Japan Calling Japan Calling  



– Number of Japanese learners doubles from 5500 in 2003 to 11000 in 2006 –

Relations between Japan and India have been flourishing in recent years, and have especially intensified in the political and economic arena. However, the potential for people-to-people contacts, which is one of the basic pillars of our bilateral relations, has not been fully tapped. During the then Japanese Prime Minister Mr. Junichiro Koizumi’s visit to India in 2005, Mr. Koizumi and Dr. Manmohan Singh, Prime Minister of India, agreed to increase the number of Japanese language students in India up to 30,000 by the year 2010, and to introduce Japanese language as an optional foreign language in the Indian Secondary School Curriculum, as part of the Eightfold Initiative for strengthening the ‘Japan-India Global Partnership’.

   Working towards this direction, the Embassy of Japan in New Delhi, in association with the Japan Foundation New Delhi office, organized the “2nd All India Conference on Promotion of Japanese Language Education” on May 18, 2007, at the Ambassador’s Residence, Embassy of Japan, New Delhi. The purpose of this Conference was to understand the present status and difficulties being faced in Japanese language learning in India and, based upon these understandings, to discuss about means to remove them and further promote Japanese language education.

   The Conference began with opening remarks by H.E. Mr. Yasukuni Enoki, Ambassador of Japan, who felt that since last year’s conference, we have made good progress in the area of training new Japanese language teachers through training programs started by the Japan Foundation, New Delhi. Additionally, JICA has started dispatching JOCV volunteers to India, whose number is expected to go up to 7 this year, which will help broaden the basis of our teaching staff. He also mentioned about a new youth exchange program to be introduced soon, through which 500 youths are proposed to be invited to visit Japan every year over the next 5 years. Out of these, 100 seats may be earmarked for those youth who are Japanese language learners. He hoped the experts present at the conference would share their insight, wisdom and experience to devise means to work towards achieving the ambitious target of 30000 Japanese language learners in India by the year 2010.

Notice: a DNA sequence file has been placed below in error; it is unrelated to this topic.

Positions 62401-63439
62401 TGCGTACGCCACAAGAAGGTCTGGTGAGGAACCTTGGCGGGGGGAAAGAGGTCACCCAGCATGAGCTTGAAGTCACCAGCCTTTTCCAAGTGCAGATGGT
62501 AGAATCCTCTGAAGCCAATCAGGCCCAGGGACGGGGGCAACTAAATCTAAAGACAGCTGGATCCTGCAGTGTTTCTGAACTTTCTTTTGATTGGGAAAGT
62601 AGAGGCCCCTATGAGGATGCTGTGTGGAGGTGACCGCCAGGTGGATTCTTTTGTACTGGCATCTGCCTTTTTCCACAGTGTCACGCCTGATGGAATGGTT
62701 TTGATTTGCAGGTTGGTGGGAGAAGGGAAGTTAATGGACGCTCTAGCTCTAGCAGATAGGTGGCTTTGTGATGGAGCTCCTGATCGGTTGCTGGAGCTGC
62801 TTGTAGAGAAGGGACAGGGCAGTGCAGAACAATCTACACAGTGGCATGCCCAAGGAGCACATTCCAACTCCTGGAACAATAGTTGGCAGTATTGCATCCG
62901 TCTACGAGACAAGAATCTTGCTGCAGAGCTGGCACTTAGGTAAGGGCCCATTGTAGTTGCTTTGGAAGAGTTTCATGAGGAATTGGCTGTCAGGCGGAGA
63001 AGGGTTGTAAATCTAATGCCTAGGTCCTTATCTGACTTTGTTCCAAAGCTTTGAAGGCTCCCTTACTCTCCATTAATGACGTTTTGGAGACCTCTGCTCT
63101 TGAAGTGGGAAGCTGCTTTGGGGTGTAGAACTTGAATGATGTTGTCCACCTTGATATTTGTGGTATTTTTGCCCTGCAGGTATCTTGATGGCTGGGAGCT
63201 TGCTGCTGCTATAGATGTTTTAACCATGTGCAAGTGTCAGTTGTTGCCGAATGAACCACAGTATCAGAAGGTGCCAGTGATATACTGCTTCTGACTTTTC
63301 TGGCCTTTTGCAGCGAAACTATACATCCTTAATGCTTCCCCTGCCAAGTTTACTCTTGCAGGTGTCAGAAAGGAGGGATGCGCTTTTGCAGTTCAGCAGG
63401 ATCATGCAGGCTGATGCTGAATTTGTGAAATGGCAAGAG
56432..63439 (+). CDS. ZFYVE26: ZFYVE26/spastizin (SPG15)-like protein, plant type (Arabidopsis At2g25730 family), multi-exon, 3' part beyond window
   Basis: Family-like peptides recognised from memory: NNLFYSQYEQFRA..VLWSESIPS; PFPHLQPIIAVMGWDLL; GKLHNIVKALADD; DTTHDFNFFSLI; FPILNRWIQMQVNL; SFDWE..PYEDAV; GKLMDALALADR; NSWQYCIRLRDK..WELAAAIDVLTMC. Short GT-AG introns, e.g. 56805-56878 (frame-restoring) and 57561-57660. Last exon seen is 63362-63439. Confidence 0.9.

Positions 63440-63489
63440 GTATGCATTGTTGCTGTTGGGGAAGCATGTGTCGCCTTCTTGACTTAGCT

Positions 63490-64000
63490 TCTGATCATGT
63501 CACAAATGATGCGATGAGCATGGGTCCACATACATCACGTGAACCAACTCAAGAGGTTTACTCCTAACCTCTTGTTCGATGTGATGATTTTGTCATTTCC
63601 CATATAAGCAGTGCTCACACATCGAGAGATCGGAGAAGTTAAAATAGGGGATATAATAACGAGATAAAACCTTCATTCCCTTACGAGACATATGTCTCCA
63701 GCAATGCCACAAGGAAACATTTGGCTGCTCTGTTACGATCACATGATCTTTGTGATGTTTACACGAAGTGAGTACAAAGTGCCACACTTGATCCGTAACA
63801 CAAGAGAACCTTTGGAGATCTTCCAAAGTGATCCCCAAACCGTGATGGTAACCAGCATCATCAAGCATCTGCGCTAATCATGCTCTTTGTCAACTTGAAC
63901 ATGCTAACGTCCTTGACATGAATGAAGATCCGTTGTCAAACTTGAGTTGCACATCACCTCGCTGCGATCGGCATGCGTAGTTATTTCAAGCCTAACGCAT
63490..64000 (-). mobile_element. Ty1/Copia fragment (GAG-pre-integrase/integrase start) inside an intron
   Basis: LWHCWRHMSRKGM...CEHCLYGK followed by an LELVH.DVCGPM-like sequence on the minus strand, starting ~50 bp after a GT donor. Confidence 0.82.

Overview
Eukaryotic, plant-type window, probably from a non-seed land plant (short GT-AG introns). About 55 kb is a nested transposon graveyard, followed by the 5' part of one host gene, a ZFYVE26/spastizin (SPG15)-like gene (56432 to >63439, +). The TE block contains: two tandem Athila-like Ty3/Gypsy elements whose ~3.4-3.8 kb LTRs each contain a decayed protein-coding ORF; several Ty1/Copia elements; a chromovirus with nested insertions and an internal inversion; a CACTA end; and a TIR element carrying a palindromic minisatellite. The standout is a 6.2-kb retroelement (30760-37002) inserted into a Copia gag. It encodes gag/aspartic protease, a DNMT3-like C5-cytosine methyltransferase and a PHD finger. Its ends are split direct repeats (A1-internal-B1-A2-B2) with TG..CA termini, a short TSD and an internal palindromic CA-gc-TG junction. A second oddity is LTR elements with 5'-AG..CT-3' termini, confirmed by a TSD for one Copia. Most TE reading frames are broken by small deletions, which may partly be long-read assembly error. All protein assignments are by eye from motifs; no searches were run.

This was followed by a Keynote Address by Mr. Ashok Ganguly, Chairman, Central Board of Secondary Education (CBSE), who spoke about CBSE’s role in promoting Japanese language education in India by introducing the language in Indian school curriculum from academic session 2006-07 onwards, in cooperation with the Japan Foundation.

Inaugural Session of the Conference in progress

    Another Keynote Address was made by Prof. V.N. Rajasekharan Pillai, Vice-Chancellor of the Indira Gandhi National Open University (IGNOU), who informed that IGNOU has developed a program for mixed mode of Japanese language learning in modular form, with help from the Japanese Dept. in School of Foreign Languages, JNU. He also mentioned about IGNOU’s plans to start another school of translation studies in which Japanese to Indian and Indian to Japanese languages will be taught, in order to create a pool of experts to implement this program.

   Thereafter, Mr. Yoshiyuki Nishizawa, Special Assistant to the President, Japan Foundation, presented statistical figures pertaining to the growth of Japanese language learning in India, according to which the number of Japanese learners in India has doubled from approx. 5500 in the year 2003 to more than 11,000 in the year 2006.

   In the subsequent sessions, eminent panelists from the field of education and bureaucracy discussed topics such as the assessment of the trend and present state of Japanese language education in India, and the initiatives taken by the Japanese side and the Indian side. They also deliberated on the achievements and challenges from the viewpoint of teaching institutes and the measures to be taken to further promoted Japanese language in the country.

   During the conference, an idea was repeatedly proposed to set up a joint working group of Indian and Japanese stakeholders with an aim to monitor development concerning the promotion of Japanese language education in India. It is expected that such a group can keep the momentum of taking continuous steps to expand the number of Indian students of Japanese so as to achieve the target of 30,000 learners by the year 2010, a target agreed by the Indian and Japanese Prime